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Don't trust plots. By Stirling's approximation (and dropping the ceilings to avoid notational overload), $$\begin{align*} (\log n)! &\sim \sqrt{2\pi \log n}\left(\frac{\log n}{e}\right)^{\log n}\\ &= \sqrt{2\pi \log n}\, e^{(\log\log n - 1)\log n}\\ &= \sqrt{2\pi \log n}\, n^{\log\log n - 1}\,, \end{align*}$$ which grows faster than any ...


3

Let's choose $n=2^k$, and see if $T(n)=\lceil\log_2 n \rceil !$ is bounded by a "polynomial of $2^k$" i.e. is $O(2^{mk})$ for some constant $m$. That is, $O({(2^m)}^k)$ for some $m$, or equivalently $O(b^k)$ for some basis $b>1$. In other words, we want to check if $T(n)=T(2^k)$ is bounded by some exponential of $k$. We have $$ T(2^k) = \lceil\log_2 2^k ...


2

There is an $O(k\log k)$ algorithm pointed out by this SO answer. Create a sorted list toVisit, which contains the nodes which we will traverse next. This is initially just the root node. Create an array smallestNodes. Initially this is empty. While length of smallestNodes < k: Remove the smallest Node from toVisit add that node to smallestNodes ...


2

It depends how you implement Dijkstra. The usual description of Dijkstra adds every vertex of the graph to the queue at the start, which is rather inefficient. A* without a heuristic is often called "uniform cost search" (UCS) and the way it's described, you only add vertices to the queue when you discover them. This means that, especially in sparse ...


1

Just to add on to the answer provided by @Yuval Filmus to further illustrate why the pair $Y_{i-1},Y_{n-i}$ should be independent on $Z_{n,i}$. Here is what I got wrong: From $Y_n = \sum_{i=1}^{n} Z_{n,i} (2\cdot max(Y_{i-1}, Y_{n-i}))$, I had mistakenly thought that $i$ is a random variable. When I put this back into the definitions: $Z_{n,i}$ denotes ...


1

The best way to answer this is to use a profiler, but since I don't have your test cases I've looked around in the code and I'm fairly confident that it's due to differences in the way they produce the paths. The networkx A* implementation uses the standard technique of building a predecessor map and chaining backwards down it when the destination is ...


1

Algorithm A contains an instruction that is executed $size * 10000$ times. Algorithm B contains an instruction that is executed $size * size$ times. It is obvious that the comparison between A and B depends on the variable size. You can see that if $size < 10000$ then B performs better, and if $size > 10000$ then A performs better. If $size = 10000$ ...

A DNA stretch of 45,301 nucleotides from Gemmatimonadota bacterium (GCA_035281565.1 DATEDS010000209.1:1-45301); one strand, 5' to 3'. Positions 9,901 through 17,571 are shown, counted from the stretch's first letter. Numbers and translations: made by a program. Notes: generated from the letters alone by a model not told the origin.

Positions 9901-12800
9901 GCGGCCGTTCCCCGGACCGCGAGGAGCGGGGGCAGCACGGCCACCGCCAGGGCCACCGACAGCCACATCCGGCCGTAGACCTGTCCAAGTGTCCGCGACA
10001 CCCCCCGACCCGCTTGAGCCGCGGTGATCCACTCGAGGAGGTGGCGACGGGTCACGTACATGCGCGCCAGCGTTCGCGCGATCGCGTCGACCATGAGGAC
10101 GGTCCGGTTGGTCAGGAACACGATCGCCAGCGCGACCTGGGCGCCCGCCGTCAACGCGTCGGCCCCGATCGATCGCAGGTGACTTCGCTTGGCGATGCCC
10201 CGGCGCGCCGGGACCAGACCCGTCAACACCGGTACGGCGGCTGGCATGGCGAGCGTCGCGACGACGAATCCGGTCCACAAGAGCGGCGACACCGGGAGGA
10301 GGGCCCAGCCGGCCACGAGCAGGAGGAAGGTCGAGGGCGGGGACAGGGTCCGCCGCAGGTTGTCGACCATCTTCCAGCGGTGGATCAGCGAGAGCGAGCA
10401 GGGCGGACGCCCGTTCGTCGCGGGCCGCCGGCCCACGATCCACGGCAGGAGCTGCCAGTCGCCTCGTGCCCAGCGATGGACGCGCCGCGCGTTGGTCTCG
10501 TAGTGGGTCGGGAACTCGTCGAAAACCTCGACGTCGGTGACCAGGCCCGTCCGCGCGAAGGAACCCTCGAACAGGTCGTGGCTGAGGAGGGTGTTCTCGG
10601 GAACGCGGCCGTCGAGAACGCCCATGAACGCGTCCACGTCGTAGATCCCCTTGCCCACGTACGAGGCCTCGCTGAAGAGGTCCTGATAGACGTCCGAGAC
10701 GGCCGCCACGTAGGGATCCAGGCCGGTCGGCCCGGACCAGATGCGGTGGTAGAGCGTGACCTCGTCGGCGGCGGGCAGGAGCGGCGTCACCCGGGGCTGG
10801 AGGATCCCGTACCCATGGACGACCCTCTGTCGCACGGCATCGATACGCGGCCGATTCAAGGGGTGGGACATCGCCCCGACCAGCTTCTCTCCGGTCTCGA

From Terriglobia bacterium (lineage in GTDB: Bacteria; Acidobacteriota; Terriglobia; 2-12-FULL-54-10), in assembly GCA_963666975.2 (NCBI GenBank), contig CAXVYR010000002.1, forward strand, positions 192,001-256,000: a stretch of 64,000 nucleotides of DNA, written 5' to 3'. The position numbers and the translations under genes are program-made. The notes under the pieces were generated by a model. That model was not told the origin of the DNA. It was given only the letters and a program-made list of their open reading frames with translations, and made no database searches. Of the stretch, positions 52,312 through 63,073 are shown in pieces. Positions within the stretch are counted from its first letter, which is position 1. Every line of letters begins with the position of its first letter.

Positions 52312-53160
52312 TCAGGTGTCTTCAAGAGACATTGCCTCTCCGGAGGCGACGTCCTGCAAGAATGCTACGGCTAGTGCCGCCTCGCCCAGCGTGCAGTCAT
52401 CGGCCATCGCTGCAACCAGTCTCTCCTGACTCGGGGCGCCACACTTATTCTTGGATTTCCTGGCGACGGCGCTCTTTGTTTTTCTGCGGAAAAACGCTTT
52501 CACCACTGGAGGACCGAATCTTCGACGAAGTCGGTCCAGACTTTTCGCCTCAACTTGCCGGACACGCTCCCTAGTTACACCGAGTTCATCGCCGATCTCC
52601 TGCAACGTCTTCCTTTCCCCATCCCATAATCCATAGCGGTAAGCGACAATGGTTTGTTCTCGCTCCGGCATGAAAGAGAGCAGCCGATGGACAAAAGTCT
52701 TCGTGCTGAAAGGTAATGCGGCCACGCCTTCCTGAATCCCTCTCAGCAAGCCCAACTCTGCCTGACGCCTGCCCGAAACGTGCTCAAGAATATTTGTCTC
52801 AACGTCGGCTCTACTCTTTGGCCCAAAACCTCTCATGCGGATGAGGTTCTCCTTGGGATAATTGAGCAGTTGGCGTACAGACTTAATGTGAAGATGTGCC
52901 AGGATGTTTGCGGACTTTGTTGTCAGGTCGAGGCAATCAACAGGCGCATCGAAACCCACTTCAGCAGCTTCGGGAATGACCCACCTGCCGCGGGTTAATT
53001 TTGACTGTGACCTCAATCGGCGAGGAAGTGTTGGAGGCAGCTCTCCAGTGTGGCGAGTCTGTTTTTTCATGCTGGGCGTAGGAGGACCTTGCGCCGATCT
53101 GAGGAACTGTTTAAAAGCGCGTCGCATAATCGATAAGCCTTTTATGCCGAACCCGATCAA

1

A[i..j] is a convention. We could define it any way we like, but we define it in a way that gives useful results. One property is that if we reduce the right index by 1, then we lose the rightmost element. For example, going from A[5..10] to A[5..9] we lose element 10. So what is A[i..i] and what would you expect going from A[i..i] to A[i..i-1]?


1

It's a convention. One reason for the convention is that the length of an array $A[i..j]$ is $j-i+1$, so if $j=i-1$, we should get an array of length zero. Due to this reason, we sometime consider $A[i..j]$ to be undefined when $j < i-1$; in other cases, the issue does not arise, and $A[i..j]$ is just the empty array whenever $j < i$. In yet other ...


1

Yes, you may consider this as axiom. Or try to make a definition that still works for a > b case - most probably it will give you an empty array in this case. For example, "all elements with indexes i >= a and i < b".


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This variant decreases number of main loop passes by factor of 2, but in return loop body uses twice workload. Since the change is minor, you can simply read complexity from basic selection sort. The selection sort has this property that number of swaps is at most $n$, finding element to its proper place, so it takes $\mathcal O(n)$ swaps in the worst case. ...


1

Your approach is basically correct. However, be sure to pay attention to a few boundary cases besides the general cases for x2>x1 and y2>y1. Initialize the tables on a single square, i.e., dp[x][y][x][y] = (board[x][y] == 0); Compute the case when the table can be on a single column, dp[x1][y][x2][y] = dp[x1][y][x2-1][y] && (board[x2][y] == 0), ...


1

Snook, Counting bases of representable matroids shows that counting the number of maximal linearly independent subsets of columns is $\mathsf{\# P}$-complete. Your problem is probably also $\mathsf{\#P}$-complete. This suggests that you need an enumerative approach. On the other hand, you can efficiently (in theory) approximate the number of maximal ...


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